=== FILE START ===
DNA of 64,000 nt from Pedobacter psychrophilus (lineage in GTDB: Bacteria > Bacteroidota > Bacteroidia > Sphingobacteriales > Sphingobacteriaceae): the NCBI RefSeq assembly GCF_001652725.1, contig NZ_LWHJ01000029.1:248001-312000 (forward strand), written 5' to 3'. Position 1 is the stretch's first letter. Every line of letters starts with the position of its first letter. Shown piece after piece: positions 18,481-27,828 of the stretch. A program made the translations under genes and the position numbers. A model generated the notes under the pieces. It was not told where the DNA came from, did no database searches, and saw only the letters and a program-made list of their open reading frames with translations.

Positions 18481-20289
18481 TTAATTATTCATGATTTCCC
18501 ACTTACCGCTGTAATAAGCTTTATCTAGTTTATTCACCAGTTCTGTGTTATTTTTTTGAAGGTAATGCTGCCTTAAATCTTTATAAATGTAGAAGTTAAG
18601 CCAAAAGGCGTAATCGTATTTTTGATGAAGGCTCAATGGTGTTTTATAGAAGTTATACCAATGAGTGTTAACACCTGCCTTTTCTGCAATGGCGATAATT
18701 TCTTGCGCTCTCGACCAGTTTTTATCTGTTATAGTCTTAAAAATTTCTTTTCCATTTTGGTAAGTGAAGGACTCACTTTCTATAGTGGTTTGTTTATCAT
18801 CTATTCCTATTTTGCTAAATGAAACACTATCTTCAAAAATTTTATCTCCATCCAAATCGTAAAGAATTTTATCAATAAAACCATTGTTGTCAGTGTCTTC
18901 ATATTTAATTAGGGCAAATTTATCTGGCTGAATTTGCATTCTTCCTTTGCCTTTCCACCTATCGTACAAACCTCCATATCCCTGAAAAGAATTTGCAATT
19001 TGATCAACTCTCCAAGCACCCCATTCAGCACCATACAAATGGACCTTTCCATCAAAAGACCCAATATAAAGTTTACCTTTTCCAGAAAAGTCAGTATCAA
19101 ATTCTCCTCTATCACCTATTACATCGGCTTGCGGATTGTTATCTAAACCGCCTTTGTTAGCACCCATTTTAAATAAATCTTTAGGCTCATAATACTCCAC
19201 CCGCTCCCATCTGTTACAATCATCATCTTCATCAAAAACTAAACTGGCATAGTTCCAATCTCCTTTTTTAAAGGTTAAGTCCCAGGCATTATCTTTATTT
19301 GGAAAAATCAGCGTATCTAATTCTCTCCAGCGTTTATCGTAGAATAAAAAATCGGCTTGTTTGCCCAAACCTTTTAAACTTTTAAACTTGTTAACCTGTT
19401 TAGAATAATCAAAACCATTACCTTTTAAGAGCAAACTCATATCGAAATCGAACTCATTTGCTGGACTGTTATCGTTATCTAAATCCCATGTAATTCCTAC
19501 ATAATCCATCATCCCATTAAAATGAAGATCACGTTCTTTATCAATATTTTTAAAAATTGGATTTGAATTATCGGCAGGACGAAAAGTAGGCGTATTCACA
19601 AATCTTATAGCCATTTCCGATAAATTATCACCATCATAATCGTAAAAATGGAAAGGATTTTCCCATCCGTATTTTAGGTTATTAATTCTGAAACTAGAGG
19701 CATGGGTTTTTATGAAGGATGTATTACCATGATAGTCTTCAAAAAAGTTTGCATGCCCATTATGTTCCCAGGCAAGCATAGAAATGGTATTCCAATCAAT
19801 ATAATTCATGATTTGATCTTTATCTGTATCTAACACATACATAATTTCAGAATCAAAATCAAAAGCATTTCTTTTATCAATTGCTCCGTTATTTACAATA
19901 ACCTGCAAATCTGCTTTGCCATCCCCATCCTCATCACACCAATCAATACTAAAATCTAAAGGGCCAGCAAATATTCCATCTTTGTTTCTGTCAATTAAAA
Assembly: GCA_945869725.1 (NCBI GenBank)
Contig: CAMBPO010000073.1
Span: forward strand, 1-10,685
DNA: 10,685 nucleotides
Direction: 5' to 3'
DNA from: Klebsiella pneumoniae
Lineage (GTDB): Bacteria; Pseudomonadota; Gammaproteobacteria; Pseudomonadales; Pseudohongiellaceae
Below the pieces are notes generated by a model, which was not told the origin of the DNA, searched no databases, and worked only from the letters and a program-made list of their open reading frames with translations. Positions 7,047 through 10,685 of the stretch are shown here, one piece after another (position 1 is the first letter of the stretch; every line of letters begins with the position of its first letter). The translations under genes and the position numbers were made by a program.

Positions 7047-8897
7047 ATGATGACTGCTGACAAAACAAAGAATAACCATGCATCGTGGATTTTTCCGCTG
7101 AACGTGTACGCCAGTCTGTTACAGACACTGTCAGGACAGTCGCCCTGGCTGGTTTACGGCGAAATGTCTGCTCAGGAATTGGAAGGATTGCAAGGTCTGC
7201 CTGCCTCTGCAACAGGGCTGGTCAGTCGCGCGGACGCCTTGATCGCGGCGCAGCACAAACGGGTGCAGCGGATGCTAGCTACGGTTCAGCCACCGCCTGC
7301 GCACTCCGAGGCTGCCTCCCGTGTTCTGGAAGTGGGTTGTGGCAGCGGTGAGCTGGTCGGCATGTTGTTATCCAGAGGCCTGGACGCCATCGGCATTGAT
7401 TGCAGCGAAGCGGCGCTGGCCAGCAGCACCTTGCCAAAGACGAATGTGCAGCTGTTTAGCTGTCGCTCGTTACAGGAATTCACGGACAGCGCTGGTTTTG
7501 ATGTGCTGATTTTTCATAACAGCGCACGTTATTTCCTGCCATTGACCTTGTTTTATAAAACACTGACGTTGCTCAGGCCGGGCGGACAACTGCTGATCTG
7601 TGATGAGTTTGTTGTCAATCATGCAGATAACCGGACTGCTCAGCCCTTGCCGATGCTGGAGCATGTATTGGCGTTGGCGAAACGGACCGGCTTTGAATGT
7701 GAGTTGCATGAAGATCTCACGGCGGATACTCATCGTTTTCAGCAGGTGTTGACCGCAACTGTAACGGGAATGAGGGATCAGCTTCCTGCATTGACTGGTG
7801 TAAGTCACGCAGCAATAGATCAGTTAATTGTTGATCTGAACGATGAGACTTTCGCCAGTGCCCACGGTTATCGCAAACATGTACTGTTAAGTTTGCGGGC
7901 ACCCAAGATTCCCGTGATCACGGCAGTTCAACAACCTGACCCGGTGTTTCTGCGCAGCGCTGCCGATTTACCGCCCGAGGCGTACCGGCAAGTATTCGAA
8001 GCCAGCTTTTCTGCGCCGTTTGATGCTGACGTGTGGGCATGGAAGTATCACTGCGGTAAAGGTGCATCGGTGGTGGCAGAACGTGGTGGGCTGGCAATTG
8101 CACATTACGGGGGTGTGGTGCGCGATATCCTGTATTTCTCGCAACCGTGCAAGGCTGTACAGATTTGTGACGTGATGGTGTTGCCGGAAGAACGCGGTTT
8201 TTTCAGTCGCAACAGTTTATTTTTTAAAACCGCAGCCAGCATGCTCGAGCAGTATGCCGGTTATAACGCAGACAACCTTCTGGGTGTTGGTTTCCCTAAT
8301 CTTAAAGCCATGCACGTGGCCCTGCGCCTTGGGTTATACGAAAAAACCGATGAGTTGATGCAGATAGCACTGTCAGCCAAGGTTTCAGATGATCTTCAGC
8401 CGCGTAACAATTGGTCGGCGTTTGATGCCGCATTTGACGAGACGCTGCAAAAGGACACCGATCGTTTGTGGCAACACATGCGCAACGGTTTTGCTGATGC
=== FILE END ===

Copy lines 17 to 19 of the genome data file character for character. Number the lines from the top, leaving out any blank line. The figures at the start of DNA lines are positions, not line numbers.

19801 ATAATTCATGATTTGATCTTTATCTGTATCTAACACATACATAATTTCAGAATCAAAATCAAAAGCATTTCTTTTATCAATTGCTCCGTTATTTACAATA
19901 ACCTGCAAATCTGCTTTGCCATCCCCATCCTCATCACACCAATCAATACTAAAATCTAAAGGGCCAGCAAATATTCCATCTTTGTTTCTGTCAATTAAAA
Assembly: GCA_945869725.1 (NCBI GenBank)